5) For step 7 – the line HWCLOCKACCESS=no in /etc/default/hwclock was commented out and I did not change that.
    6) I did not remove ntp or ntpupdate as per step 10.
    7) I did remove fake-hwclock using apt-get remove fake-hwclock
    8) My clock device was /dev/rtc0 (rtc zero)
    9) running “cat /proc/driver/rtc” is useful as it shows the current hardware (RTC) time .
    10) The posting from “genekh” regarding 2066-01-01 was followed BUT with one important change; The text -rtc-$dev was removed. When debugging I found the $dev variable was not set which meant the rtc was not found. As the default clock is /dev/rtc0 the command runs as it should.
    11) At this point the system was almost perfect but, when rebooting with no internet connection , it was clear that the RTC was not being updated from system time.
    12) The final fix! There is already a systemd task for updating the RTC from the system clock during power-off or rebooting; it is called hwclock-save.service and is located in /lib/systemd/system . In my case it did not run because there was a condition that was not met namely: “ConditionFileIsExecutable=!/usr/sbin/ntpd” . Basically this says that ntpd should not be present for the service to run. As I wanted ntpd as a “parallel” service then I just prep-ended a # character to the line to comment it out.
    13) You should make sure the is enabled by running:
    “sudo systemctl enable hwclock-save.service”
    13) Now, when the system is shutdown, halted or rebooted, the hardware RTC is updated from the system clock.

    The end result is a system clock that works reliably whether I have Internet access or not. If your system is never going to have Internet or ntp access then you can uninstall ntp.

    Hopefully this sorts out this dragon once and for all…

  5. Hi ,
    I tried so many tutorials but at last, i found this to be working.Iam using Pi3 , DS3231 and Raspian Pixel OS.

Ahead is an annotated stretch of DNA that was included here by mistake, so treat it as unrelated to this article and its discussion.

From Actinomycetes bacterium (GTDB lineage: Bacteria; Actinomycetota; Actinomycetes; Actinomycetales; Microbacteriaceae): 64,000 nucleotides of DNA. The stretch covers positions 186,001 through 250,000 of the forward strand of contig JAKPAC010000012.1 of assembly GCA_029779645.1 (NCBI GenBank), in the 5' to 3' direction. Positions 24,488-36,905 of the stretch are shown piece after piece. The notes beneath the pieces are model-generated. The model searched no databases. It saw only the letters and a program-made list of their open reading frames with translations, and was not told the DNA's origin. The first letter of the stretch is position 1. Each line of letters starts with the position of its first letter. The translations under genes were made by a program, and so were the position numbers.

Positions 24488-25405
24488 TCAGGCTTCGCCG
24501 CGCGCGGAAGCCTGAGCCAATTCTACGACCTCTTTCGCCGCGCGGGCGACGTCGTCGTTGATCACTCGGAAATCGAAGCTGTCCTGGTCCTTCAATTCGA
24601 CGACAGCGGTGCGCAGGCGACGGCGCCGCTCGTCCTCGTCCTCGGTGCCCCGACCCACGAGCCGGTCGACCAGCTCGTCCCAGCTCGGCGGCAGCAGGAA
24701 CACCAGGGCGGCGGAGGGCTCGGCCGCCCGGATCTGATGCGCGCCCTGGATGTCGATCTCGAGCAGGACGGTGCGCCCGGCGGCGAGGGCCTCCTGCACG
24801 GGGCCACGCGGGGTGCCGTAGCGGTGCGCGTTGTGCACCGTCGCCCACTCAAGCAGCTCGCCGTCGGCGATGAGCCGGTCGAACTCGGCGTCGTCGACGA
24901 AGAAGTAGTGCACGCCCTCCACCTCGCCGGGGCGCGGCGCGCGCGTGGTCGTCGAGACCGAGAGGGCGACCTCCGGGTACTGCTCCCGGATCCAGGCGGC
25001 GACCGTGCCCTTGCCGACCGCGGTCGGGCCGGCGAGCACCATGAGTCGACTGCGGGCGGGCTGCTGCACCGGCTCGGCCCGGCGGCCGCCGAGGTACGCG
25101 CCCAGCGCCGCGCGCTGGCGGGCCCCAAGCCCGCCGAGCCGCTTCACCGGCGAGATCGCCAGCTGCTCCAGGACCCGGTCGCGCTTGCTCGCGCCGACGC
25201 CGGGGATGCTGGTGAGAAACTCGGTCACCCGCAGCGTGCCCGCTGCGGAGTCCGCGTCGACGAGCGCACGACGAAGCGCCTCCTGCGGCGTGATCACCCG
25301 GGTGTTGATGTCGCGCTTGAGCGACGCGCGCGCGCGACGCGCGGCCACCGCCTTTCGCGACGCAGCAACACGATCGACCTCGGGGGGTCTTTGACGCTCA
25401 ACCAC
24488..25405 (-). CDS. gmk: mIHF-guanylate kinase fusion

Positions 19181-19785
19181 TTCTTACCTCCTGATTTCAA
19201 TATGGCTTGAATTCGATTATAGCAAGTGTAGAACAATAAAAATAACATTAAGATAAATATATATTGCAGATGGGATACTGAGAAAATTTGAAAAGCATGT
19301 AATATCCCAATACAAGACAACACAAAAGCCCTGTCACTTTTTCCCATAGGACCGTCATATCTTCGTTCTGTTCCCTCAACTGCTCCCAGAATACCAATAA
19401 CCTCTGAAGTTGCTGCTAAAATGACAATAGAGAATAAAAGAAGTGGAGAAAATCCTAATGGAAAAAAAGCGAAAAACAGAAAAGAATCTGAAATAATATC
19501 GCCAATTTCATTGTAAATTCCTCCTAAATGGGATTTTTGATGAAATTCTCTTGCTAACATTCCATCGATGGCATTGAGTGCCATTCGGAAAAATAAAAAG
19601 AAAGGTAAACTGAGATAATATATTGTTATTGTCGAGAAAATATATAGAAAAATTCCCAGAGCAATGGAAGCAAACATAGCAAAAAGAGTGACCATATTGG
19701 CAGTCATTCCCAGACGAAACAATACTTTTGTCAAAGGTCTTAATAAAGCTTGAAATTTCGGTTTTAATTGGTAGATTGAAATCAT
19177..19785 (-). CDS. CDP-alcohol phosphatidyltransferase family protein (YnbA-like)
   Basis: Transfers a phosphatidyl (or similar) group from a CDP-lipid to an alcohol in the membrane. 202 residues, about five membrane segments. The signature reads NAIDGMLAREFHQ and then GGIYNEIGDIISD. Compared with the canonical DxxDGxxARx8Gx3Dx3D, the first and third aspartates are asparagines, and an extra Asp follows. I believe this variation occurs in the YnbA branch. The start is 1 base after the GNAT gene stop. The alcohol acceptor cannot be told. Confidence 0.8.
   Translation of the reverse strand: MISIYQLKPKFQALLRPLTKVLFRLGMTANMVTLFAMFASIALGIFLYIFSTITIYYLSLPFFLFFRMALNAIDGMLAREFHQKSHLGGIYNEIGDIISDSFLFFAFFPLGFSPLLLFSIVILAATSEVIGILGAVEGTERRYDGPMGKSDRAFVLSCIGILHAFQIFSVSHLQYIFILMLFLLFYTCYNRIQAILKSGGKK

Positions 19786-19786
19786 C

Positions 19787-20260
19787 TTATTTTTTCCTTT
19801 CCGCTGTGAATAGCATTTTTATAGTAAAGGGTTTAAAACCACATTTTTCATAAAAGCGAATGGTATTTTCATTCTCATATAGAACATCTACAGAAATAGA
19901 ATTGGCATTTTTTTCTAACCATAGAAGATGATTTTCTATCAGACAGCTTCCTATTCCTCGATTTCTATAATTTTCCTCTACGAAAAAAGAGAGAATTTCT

I have one query what i need to change if i am using DS1307(0x68) and PCF8563 (0x51) rtc modules ??

  6. Thanks for this guide!
    The rtc I was using kept resetting to 1-1-1970. It works ok for now after having followed the the guide above. Also , I used date -s command to set the local time and date accurately and then wrote it to the rtc.

    One query I had was in /proc/driver/rtc should the rtc_time show universal time (UTC) or my local time?

  7. Does this board as pin INT/SQW wired ?

    Any setup instructions on how to set up PPS on this pin ?

  8. Thank you so much! I tried so many tutorials, getting confused between the versions with or without Device Tree, but couldn’t get it to work.
    But your guide is so simple and by following it I finally got my Pi to remember the date and time.

  9. Hello,
    I have 2 questions:

    1) Why do you install “ntpdate” ?
    I was thinking that we should purge it instead of installing it !
    (sudo apt-get purge ntpdate)

    2) Can you give me more details about “HWCLOCKACCESS=no”
    What is this option currently doing ?

    Quickly, it seems like we are telling the RPI to NOT use the Hardware clock!


    1. Question 1: We REMOVE ntp (the daemon that automatically updates the time), but INSTALL ntpdate (which can be executed manually, so we can still update our time via NTP). If you don’t want to ever use NTP, you don’t need to install it.

      Question 2: I don’t quite know, but I think this is just some script that we don’t need, but was there before. We just tell this script not to access the RTC module, not the entire OS.

  10. coul you send me step by step instr how to install a rtc on my raspberry pi 2.
    Im also new too sudo config etc.
    I would be very gratefull

  11. Hello – I spent ages trying to get the DS3231 to work and just about gave up – being totally ignorant I ignored this set of instructions because it failed at step 4, after many more failures I came back to this post and realised that step 4 should read hwclock -r is wrong and it should be hwclock -w – after that eureka all worked great

  12. I too went through the same guide and had the same issue with 2066-01-01.

    The solution is to modify the file /lib/udev/hwclock-set like this
    if [ yes = “$BADYEAR” ] ; then
    #/sbin/hwclock –rtc=$dev –systz –badyear
    /sbin/hwclock –rtc=$dev –hctosys –badyear
    #/sbin/hwclock –rtc=$dev –systz
    /sbin/hwclock –rtc=$dev –hctosys

    Comment out the lines with –systz, put –hctosys instead

    No need to modify /etc/default/hwclock
    No need to uninstall ntp

    I hope the guide can be updated to include that, as it a known debian issue and is the recommended solution fo hwclock corruption

  13. Hello. I am new to raspberry pi3. New to Linux. I have tried the above but when use sudo hwckock -r get …..registers contain invalid or…range we can handle.
    Sudo nano/proc/driver/rtc shows rtc-date of 2066-01-01
    Any assistance would be appteciated